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Taking Issue   |    
Parity With What?
Ole J. Thienhaus, M.D., M.B.A.
Psychiatric Services 1999; doi:
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Mental health professionals have hailed the prospect of federal legislation mandating parity of mental health with other health services. Our enthusiasm should not obscure awareness of the sadly inadequate methods of financing health care in general in this country. If mental health achieves parity, we must ask, "Parity with what?"

Since major health care reform legislation died in Congress, the emphasis has been on "incremental reforms," such as the Kennedy-Kassebaum portability bill, the President's proposal to extend eligibility for Medicare, and a proposed Patients' Bill of Rights. Since 1993 the growth of health care costs in the U.S. has slowed, but the number of uninsured Americans has risen. The debate on health care tends to focus on tangible details, such as lengths of hospital stay for new mothers. Also since 1993, fundamental conceptual issues have largely been avoided. One reason is the annoying reality that it is not possible to simultaneously maximize access to care and quality of service and minimize costs. Second, we must acknowledge that, de facto, society regards some health care services, such as obstetrical services, as social goods or inherent primary rights, and others, such as liposuction or psychoanalysis, as discretionary commodities.

If we want to keep a lid on costs and do not want to compromise quality, access to discretionary health care products has to be managed—or, put bluntly, rationed. Services perceived as discretionary are most efficiently managed and distributed through market forces. It follows that services perceived as essential rights should not be subjected to the "invisible hand" of the market. Free, universal access should be guaranteed to the latter services, not the former.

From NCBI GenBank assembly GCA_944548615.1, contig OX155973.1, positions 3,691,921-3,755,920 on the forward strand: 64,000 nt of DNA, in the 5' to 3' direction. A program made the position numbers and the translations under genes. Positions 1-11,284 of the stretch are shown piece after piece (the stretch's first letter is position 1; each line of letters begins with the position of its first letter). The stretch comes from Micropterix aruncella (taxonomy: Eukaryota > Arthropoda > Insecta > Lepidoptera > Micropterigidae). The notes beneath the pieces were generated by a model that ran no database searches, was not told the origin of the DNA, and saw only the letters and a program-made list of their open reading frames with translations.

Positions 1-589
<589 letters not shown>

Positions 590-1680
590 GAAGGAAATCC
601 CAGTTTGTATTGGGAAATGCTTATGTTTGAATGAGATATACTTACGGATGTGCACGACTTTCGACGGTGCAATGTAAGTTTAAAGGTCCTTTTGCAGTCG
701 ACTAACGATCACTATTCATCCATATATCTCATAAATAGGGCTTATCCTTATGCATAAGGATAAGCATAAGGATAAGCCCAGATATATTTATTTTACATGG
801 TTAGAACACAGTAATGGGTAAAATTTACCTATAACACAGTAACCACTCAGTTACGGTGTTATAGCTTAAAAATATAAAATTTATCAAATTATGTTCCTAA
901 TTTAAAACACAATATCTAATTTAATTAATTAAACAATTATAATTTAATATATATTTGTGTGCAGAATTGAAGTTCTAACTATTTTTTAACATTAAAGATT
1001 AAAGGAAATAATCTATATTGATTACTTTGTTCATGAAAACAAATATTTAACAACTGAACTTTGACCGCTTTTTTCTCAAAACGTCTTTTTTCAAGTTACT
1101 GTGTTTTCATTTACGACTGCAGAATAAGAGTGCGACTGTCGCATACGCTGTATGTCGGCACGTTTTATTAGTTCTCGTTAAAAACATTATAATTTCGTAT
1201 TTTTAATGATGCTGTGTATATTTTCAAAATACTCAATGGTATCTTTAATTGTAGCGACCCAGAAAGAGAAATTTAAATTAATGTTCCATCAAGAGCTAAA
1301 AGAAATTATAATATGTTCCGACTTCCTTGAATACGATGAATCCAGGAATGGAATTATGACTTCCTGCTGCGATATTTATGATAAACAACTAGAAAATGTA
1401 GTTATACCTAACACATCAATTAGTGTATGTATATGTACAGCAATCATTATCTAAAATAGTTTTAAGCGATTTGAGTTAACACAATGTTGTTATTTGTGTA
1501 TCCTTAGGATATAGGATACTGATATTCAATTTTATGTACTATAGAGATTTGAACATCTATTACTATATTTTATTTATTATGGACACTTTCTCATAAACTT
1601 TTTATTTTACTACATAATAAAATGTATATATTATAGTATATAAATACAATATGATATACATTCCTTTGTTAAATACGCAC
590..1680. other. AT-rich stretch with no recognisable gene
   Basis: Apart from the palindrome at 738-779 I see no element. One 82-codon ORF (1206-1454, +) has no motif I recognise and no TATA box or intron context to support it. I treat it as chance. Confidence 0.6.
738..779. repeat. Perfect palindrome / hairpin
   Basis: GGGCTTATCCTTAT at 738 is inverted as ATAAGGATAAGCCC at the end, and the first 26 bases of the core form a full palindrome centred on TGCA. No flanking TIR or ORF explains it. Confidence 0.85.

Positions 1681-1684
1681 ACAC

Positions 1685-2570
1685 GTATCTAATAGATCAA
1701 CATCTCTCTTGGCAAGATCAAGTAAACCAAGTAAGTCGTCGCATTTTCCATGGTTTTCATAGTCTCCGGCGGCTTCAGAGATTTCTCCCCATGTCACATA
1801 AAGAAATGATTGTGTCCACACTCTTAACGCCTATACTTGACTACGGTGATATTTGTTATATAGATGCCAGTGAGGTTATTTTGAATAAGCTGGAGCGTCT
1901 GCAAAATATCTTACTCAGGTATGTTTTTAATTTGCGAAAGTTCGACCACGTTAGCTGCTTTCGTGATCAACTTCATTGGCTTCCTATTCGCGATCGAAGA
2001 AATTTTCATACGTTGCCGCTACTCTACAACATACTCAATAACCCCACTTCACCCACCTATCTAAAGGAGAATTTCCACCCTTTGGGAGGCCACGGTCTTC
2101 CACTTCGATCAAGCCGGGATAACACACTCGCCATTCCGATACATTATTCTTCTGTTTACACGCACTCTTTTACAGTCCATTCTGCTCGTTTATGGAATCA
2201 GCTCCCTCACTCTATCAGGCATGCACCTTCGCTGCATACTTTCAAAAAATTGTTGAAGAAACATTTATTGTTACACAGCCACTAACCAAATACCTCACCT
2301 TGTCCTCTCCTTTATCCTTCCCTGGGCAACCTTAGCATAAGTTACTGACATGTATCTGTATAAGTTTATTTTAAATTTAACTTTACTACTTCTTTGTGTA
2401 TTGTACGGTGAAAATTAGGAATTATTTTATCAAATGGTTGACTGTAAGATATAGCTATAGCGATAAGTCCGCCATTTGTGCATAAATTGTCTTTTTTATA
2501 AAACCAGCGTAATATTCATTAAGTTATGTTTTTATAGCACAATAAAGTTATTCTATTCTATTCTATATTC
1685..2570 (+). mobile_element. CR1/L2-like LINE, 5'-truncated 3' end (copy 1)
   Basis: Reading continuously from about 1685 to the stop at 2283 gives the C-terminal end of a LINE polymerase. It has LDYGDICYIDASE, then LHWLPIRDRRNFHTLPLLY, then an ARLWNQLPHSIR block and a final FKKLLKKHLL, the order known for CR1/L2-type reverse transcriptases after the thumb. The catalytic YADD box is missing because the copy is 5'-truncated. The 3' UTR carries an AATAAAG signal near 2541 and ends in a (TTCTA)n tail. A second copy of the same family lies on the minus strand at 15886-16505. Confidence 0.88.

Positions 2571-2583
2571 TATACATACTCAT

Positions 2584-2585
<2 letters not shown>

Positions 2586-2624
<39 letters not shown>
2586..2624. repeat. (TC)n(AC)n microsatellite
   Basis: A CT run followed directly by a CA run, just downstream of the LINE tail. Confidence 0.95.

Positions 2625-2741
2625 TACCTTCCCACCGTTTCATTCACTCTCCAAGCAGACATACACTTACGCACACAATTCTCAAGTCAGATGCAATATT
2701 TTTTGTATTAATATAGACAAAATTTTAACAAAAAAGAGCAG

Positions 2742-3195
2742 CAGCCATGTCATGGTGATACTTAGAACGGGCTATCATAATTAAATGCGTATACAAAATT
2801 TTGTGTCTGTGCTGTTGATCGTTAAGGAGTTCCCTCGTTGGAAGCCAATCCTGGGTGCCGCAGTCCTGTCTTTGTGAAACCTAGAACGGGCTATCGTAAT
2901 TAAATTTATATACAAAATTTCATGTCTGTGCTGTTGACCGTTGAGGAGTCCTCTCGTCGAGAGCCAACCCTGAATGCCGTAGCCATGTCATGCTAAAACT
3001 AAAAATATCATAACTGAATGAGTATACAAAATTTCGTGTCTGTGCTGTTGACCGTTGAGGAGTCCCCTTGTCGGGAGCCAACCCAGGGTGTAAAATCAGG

The debate then shifts to which services fall into which category. The Oregon Medicaid project of the late 1980s has provided a useful blueprint. Subsequent to such classification, the services delineated as essential must be removed from the fragmented payer structure of a competitive market and, instead, treated like police services and fire protection—provided without question. At the same time, elective services should continue to be subjected to the supply-and-demand dynamics of the free market to achieve efficient distribution at an equilibrium price.

Inherent in such a restructuring would be abandonment of the historical nexus between employment and health insurance. We would need to replace the current mosaic of taxes, insurance premiums, deductibles, and copayments by one revenue flow for essential health services. Such a revenue flow would most likely be generated through a progressive user-fee assessment on income.

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